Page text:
Blood

B0 — no peripheral blood Sezary cells (<5%) B1 — peripheral blood Sezary cells (>5% of total lymphocyte count)

Clinical staging system for CTCL (mycosis fungoides)

Clinical Stages

T

N

M

IA

T1

N0

M0

IB

T2

N0

M0

IIA

T1-2

N1

M0

IIB

T3

N0-1

M0

III

T4

N0-1

M0

IVA

T1-4

N2-3

M0

IVB

T1-4

N0-3

M1

Stage IB patients have an OS rate of 73-86% at 5 years and 58-67% at 10 years, and DSS rates of 96% and 83% at 5 and 10 years respectively.3,8,10 A median survival of 12-1-12-8 years should be expected for stage IB patients, with a risk of disease progression varying from 10% to 39%. The explanation for this marked variation in different studies of stage IB is unclear but it appears that patients with folliculotropic variants of mycosis fungoides have a worse prognosis than other patients with stage IB disease; this may reflect the depth of infiltrate, which perhaps makes skin-directed therapy less effective.8

Accurate data on stage IIA patients (patches/plaques and clinical adenopathy with no histological evidence of lymphoma) are scant, but this stage may be associated with a worse outcome - with OS rates of 49%, DSS rates of 68% and risks of disease progression of 65% at both 5 and 10 years. The lack of difference in outcome at 5 and 10 years in this study is unreliable since the data came from only 18 patients.8 Of the 176 patients reported by Kim etal.10 56 (32%) had peripheral adenopathy (stage IIA) but in 23 of these 56 no histological assessment was made and therefore some of them could have had stage IVA disease. Nevertheless the OS rate is similar to stage IB disease at 5 years (73%), with a slight difference at 10 years (45% versus 58%), associated with a small difference in median survival of 10 years (stage IIA) compared with 12-8 years (stage IB) and overall risk of disease progression of 34% and 20%, respectively. Further studies of larger numbers of patients with stage IIA disease are needed to compare outcomes with those of stage IB patients.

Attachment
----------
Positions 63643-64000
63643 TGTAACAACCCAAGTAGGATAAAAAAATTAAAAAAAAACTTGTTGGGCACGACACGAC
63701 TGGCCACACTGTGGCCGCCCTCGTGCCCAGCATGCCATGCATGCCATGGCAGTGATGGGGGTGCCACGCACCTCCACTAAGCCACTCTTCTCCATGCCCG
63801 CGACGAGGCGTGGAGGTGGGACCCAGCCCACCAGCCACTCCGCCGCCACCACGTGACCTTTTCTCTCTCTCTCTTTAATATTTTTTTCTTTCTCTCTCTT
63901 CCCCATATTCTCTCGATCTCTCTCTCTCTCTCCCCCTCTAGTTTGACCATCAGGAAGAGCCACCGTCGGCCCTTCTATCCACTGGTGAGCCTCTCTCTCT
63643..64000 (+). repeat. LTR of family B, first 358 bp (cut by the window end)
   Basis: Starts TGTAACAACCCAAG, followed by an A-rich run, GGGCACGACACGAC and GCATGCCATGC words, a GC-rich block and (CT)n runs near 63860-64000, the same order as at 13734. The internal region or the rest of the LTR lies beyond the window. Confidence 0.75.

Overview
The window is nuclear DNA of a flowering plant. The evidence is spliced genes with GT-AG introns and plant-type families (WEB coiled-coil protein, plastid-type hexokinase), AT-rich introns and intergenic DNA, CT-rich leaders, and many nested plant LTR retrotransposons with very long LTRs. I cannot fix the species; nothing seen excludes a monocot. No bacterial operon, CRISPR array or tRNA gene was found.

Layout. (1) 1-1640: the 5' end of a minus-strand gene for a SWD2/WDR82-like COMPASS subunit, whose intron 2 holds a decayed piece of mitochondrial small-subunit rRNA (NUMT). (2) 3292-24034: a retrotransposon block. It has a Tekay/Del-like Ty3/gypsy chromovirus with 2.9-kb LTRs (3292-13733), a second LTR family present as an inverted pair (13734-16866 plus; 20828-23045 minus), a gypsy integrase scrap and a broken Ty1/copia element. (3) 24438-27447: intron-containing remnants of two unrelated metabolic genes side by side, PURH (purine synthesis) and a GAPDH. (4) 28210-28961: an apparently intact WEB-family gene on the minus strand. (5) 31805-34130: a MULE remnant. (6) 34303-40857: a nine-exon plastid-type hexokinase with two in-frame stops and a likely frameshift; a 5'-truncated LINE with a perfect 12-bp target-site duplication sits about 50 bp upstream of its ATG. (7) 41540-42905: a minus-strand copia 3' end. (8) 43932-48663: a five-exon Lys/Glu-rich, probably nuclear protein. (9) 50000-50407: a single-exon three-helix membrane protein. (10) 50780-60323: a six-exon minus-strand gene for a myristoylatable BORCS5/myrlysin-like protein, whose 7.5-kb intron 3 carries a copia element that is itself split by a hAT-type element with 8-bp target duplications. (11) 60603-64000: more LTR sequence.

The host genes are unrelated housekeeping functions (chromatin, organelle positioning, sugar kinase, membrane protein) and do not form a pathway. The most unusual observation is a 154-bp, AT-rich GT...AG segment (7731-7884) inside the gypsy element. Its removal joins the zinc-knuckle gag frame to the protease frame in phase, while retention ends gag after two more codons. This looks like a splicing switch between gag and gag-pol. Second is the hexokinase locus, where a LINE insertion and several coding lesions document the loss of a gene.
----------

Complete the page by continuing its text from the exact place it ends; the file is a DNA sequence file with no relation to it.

Patients with tumour-stage disease (stage IIB) have OS rates of 40-65% at 5 years and 20-39% at 10 years,3,8,9 and a median survival of 2-9 years in one study.9 In one study DSS rates of 80% and

42% at 5 and 10 years, respectively, were reported for patients with stage IIB disease.8 The survival data for patients with erythrodermic mycosis fungoides but no evidence of lymph node or peripheral blood involvement (stage III) are broadly similar to those for stage IIB disease, although median survival may be better (4-6 versus 3-6 years).3,9,12 In contrast the OS and DSS rates at 5 and 10 years for stage IVA and IVB patients is poor (15-40% and 5-20% for stage IVA and 0-15% and 0-5% for stage IVB at 5 and 10 years, respectively) and a median survival of 13 months for both extracutaneous stages.8,11,12

The OS rates in CTCL based on stage of disease has led to suggestions that the staging system should be modified with four broad categories.13 (i) Stage IA patients have a normal life expectancy but (ii) stage IB and IIA disease may have a similar prognosis, although the thickness of the infiltrate is an important prognostic factor in this group. Similarly (iii) the prognosis is similar for stage IIB and III disease, which is better than in patients with (iv) nodal or visceral disease (IVA/B). This proposal resembles that suggested by Sausville et al. in 1988.14

Patients with Sezary syndrome have an 11% 5-year survival, with a median survival of 32 months from diagnosis.1 In contrast, other clinicopathological variants of CTCL are generally associated with an excellent long-term prognosis (100% 5-year survival in lymphomatoid papulosis and 90% in primary cutaneous CD30+ large cell anaplastic cutaneous lymphoma), with the exception of patients with subcutaneous panniculitis-like T-cell lymphomas and primary cutaneous natural-killer (NK)-like T-cell/NK cell lymphomas.1

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